At age 3, my granddaughter had a playroom so full of toys there wasn’t room to play. I suggested a project. We would pick up each toy and she could decide to keep it or give it away to another child that didn’t have many toys. Toy after toy, Mackenzie would say “Keep it” or “give it away”. It was fun – as we looked forward to making other children very happy with some wonderful new toys.
I’ve visited many homes and I moved out of my own 4 bedroom home. We all have a lot of STUFF! Drawers, closet, garages and shed are filled to the brim. We WANT…we NEED…and on and on it goes.
Wanting ‘things’ to make life easier and more comfortable – can quickly become a ‘playroom so full of toys that there is no room to play’. Crammed closet are frustrating. Overstuffed drawer reminds me that life is out of control and I need to get organized. Money gets spent on storage units to hold more stuff. Dealing with my ‘stuff’ is a constant drain on my energy.
Emotions are tightly tied to our ‘things’, so letting go can be tense and bring on strong resistance, fear, anger and even panic. But, if you do it, a lighthearted freedom begins to grow. As your home opens up, you can feel yourself breathing deeper. There’s more ai. Peace settles in. I helped a sweet elderly lady through this process, and when the job was done she said to me, “You have not only cleaned out my home, you have cleaned out my soul.”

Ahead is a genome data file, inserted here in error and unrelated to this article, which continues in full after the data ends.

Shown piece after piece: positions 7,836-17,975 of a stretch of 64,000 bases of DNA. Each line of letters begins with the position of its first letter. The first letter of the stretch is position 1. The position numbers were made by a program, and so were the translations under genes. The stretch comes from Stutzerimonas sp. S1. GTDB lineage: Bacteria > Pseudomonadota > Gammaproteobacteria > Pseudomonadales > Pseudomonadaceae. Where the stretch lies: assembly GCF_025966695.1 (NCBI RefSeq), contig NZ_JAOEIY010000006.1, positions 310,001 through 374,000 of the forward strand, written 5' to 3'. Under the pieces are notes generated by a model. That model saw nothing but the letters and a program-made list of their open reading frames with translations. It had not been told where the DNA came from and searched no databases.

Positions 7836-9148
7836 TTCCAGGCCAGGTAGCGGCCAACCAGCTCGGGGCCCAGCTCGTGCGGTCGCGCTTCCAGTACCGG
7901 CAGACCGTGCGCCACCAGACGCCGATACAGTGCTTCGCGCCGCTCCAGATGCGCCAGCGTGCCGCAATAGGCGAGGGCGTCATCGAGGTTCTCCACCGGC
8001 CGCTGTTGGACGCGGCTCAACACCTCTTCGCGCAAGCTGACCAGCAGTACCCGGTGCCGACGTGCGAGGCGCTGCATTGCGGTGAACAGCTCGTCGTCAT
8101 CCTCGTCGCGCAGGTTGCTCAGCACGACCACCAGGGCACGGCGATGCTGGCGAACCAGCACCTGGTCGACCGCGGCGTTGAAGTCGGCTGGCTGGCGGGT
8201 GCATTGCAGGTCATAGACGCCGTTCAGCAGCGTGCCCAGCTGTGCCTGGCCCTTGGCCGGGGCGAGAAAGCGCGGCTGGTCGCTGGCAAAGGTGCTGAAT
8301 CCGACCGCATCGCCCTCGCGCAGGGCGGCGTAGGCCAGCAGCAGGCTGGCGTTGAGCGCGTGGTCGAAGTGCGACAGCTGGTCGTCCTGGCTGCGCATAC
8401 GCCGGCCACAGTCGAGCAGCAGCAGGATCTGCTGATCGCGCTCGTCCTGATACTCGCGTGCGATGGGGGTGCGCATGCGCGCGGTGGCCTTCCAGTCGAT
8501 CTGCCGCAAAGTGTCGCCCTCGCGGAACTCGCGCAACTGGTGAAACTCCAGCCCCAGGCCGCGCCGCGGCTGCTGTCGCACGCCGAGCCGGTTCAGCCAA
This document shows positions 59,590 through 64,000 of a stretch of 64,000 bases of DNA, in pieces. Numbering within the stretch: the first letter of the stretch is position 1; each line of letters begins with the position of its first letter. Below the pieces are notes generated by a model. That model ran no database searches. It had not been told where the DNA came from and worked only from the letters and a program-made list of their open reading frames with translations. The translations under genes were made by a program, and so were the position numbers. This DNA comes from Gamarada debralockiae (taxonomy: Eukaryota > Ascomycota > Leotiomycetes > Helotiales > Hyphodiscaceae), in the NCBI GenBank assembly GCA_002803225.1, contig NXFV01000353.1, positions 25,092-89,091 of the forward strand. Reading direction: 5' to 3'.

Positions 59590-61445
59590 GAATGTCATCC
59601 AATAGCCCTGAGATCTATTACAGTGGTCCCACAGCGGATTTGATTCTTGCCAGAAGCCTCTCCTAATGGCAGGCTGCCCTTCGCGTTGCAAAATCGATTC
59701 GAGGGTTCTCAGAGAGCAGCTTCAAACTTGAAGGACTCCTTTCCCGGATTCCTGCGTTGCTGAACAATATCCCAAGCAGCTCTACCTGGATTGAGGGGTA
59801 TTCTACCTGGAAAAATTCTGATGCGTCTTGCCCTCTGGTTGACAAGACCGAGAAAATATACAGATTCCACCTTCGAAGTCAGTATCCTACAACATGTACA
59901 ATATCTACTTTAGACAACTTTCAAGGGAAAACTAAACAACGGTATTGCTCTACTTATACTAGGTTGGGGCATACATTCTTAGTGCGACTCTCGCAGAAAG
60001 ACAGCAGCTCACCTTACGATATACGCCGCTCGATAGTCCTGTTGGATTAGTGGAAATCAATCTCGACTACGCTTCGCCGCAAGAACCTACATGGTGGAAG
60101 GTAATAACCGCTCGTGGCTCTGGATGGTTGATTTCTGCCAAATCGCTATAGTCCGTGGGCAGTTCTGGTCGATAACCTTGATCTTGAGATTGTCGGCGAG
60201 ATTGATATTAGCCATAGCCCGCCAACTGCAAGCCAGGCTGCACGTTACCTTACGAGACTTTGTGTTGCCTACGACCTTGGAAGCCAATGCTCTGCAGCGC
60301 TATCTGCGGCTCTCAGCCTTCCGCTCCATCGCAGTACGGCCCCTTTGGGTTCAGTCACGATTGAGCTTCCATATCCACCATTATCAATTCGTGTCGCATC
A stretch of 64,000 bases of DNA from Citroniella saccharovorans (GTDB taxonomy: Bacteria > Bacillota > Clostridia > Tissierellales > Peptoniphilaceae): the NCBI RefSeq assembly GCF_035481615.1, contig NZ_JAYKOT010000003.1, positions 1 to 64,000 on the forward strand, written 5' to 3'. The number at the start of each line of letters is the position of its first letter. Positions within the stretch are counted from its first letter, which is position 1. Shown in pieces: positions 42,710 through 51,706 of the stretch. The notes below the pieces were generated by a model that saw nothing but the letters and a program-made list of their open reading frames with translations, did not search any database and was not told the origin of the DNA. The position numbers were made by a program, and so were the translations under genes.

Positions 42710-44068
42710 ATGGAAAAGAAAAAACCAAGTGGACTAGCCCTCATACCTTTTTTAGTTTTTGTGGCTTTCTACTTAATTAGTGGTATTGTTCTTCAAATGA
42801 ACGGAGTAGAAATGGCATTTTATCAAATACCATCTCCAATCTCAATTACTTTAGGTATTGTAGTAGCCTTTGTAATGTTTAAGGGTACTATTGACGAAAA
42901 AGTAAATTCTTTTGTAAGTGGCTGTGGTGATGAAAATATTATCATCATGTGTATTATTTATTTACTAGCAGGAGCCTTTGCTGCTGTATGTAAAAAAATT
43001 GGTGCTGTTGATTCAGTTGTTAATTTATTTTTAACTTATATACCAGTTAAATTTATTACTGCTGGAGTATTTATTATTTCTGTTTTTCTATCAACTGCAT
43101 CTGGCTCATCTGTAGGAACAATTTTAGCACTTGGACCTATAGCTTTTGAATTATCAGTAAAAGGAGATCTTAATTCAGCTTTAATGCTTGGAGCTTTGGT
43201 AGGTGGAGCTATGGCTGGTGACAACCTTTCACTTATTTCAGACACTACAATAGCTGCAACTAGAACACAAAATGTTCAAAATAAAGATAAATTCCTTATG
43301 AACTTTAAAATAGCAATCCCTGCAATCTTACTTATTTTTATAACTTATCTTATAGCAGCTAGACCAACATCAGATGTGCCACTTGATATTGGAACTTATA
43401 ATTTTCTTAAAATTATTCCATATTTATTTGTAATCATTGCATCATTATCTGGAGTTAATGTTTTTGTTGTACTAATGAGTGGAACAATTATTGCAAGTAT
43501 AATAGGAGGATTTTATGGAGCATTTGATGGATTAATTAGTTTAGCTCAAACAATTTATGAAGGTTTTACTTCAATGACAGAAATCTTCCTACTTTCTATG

It can feel overwhelming as you try and decide what to get rid of and what to keep. Here are a few helpful ideas:
Take it one small step at a time. Choose one place (drawer, closet, shelf, etc.) in your house. Completely empty it and clean the area. Select only the most important or necessary items to keep. Ask yourself: If my house was on fire and I had to grab the most important or the most necessary things – what would they be? Don’t keep hings just because a special memory is attached. Be honest about how often you actually use it.
To stay de-cluttered – this is important: Place the ‘keep’ items back in the space so they are easy to reach. Don’t pile things on top of each other. Your motto: “Clean – open – easy to reach”
Now you have a clean, organized space….and a bunch of leftover ‘toys’ to sell or give away to someone who needs it. Box up these items and label “Sell” or “Donate” – but get them out of the way before you go onto the next area to clean and organize.
Move slowly and systematically – one drawer, one closet, one room at a time, cleaning up after each area. Freedom (and an open playroom) is just around the corner.
Sue is the author of Grandma Sue’s Bible Adventures in Rhyme, and has her own blog.